All posts filed under: Nature

Local meat – sausage making & bone broth

Now that we have slaughtered and butchered the pig, we need to move on with processing some of the last parts, which in this case was the bones, skin, fat and meat that was set aside for sausage making, including the heart and tongue. The easiest and longest part of this process is making bone broth. There are many ways of doing so, and depending on how you plan on using it, you can make it as simple or complicated as you wish. When I am looking for a stock with lots of flavour, I tend to roast the bones in the oven with onions and vegetable scraps before covering with water and setting aside to cook. But with the quantity of bones we had on hand, we decided to simply get the best nutrients out of them and leave them with a neutral taste to use in a variety of ways. Many claim that the bones should be soaked in vinegar to enable better leaching of the minerals from the bones, but I have always been content …

local meat – butchering and processing

As mentioned in my earlier post, we have a pig that we slaughtered earlier this week, and when you have that kind of meat coming into your house, you are best to have some sort of plan as to how you want to manage it. We did a lot of reading in advance (highly recommended), and arranged to have all of the tools/supplies need as well as cleared our calendar in order to take care of the meat. Now that we are all done, we have seen that it took us three days with multiple people each day in order to manage the task. This is definitely a group project! Here is how we broke it down: Day 1: Slaughter halving of the carcasses removal of heads hanging Day 2: Butchering cutting the primals leg shoulder belly loin deboning the legs and removal of hooves tying and packaging roasts, ribs and chops scraping stock bones setting aside fat and meat for grinding and sausage production Day 3: Production / Processing making stock from the bones seasoning for dry curing …

Local meat – farm slaughtered

In recent years, we have been fortunate to have truly become involved in being part of our food supply chain. The appreciation you have for what is on your plate when you are part of the entire process is something I can not convey in words. This year, we took it a step further and I am so grateful to have been able to partake in the entire process. A smallholder farm a few kilometers from where we live offered us the opportunity to be part of a small group who would buy, slaughter and butcher our own meat. We of course jumped on the chance! So this spring, three little pigs were introduced to their new home where they had lots of place to play and dig up the ground, be fed well and live a happy life. Well last week, the time to do the dirty deed came along. With the help of another local farmer, we as a group learned by doing. And it was a very educational and rewarding experience. The pigs had …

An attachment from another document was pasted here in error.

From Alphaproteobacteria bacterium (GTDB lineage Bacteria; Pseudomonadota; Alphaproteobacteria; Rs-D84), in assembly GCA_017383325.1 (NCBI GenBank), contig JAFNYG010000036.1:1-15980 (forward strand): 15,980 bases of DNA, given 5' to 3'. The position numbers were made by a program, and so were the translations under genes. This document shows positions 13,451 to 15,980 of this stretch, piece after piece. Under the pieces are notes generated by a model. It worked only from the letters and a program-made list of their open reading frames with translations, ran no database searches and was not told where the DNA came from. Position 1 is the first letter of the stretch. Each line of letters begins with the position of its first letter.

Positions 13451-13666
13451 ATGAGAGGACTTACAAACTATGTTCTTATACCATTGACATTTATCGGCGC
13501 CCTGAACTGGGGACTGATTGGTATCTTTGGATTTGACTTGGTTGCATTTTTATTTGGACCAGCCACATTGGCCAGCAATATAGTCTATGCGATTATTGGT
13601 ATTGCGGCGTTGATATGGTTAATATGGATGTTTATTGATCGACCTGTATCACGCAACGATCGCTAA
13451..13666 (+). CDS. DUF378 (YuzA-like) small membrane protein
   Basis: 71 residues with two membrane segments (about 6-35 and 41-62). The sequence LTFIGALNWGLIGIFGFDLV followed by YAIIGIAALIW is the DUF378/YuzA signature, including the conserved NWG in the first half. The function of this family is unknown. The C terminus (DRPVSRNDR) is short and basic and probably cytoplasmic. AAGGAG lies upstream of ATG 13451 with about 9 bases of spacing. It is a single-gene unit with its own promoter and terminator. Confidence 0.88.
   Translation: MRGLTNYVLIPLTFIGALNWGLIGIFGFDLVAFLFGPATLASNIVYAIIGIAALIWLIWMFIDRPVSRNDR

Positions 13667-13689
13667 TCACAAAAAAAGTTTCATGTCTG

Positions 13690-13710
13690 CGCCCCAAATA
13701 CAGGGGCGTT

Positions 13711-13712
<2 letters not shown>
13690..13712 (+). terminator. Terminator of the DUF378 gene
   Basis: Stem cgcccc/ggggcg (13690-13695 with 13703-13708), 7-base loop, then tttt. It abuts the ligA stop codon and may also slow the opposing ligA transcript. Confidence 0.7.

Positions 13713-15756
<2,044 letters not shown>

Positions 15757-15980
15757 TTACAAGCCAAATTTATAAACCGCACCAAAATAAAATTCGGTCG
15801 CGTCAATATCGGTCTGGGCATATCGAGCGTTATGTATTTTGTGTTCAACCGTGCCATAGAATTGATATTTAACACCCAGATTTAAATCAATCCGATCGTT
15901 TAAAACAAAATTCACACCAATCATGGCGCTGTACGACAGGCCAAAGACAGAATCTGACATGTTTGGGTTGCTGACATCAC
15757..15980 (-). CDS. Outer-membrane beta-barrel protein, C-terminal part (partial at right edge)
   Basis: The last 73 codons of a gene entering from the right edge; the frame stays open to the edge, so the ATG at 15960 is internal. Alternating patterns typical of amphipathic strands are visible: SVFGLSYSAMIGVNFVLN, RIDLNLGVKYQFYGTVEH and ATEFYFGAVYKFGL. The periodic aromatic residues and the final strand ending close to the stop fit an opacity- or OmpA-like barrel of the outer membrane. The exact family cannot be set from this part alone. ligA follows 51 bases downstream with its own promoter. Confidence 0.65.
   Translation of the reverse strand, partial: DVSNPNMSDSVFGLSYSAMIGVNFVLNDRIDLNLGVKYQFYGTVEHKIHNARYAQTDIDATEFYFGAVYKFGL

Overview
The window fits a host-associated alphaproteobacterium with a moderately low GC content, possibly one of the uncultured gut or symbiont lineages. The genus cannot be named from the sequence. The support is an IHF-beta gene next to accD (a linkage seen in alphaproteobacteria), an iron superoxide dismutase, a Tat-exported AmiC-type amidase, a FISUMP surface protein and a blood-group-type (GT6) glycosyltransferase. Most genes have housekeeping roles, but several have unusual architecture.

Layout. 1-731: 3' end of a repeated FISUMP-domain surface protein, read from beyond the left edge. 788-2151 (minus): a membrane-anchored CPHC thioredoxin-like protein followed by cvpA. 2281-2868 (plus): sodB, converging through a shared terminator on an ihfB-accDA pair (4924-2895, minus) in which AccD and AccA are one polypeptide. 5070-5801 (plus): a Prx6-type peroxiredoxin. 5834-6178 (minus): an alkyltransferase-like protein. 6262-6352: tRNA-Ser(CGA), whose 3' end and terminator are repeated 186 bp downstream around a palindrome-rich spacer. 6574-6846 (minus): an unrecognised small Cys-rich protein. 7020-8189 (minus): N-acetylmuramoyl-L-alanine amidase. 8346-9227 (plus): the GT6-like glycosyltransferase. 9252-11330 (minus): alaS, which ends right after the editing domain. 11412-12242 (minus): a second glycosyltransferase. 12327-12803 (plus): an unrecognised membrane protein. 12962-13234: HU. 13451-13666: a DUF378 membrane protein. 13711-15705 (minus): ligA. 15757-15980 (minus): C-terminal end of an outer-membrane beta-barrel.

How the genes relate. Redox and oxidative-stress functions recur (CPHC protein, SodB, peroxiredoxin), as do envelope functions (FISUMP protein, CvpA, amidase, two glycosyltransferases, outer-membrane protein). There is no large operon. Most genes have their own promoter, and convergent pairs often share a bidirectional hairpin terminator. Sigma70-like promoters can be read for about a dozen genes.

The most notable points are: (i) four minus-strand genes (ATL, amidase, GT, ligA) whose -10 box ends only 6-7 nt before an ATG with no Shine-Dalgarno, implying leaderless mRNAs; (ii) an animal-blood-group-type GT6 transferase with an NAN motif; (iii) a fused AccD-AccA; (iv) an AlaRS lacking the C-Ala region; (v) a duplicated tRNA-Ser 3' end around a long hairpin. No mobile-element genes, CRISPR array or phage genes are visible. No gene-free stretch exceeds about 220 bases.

Coq au vin and stock from rooster feet

When you raise hens in your garden, you are bound to end up with more than a rooster or two. We opt to let ours enjoy life with the girls, happily free-ranging until the day comes, when it is time to become part of our food cycle. We have learned quite a bit about how to take care of them in a humane and careful manner. I will not go into the details in this post, but will try and write about it sometime in the future. But for the time being, what do you do with a rooster? I have always been a fan of coq au vin, many people make it with chickens, because roosters (unless you raise your own) can be very hard to come by. You will find a variety of recipes online, each with their own nuance. Some call for armagnac vs. cognac, pearl onions vs. shallots, I say go with what you have and feel free to experiment. But one of the key ingredients is a good quality chicken stock. …

Expanding the flock with a broody hen

Our chicken adventure began a few years ago when we joined a local CSA farm (Community Supported Agriculture), we wanted our children to get a better understanding of where their food came from and enjoy the experience of being with the animals that provide for us. It was not long until we were so enamoured with the lifestyle, that we decided that we would have both chickens and bees at home. True to my nature, I read up on everything I could to figure out what would suit our family and property best. It was quite clear that having a rooster was not going to sit well with our neighbours, many of which have hens as well and also conceded to ‘no roosters’, so we needed a plan on how to expand the flock when that time came. When we chose our girls, we purposely selected heritage breeds and wanted one of those breeds to have a strong instinct to go broody.(see Broody Hen Notes at the end of this post). For that reason we chose two Icelandic hens, and …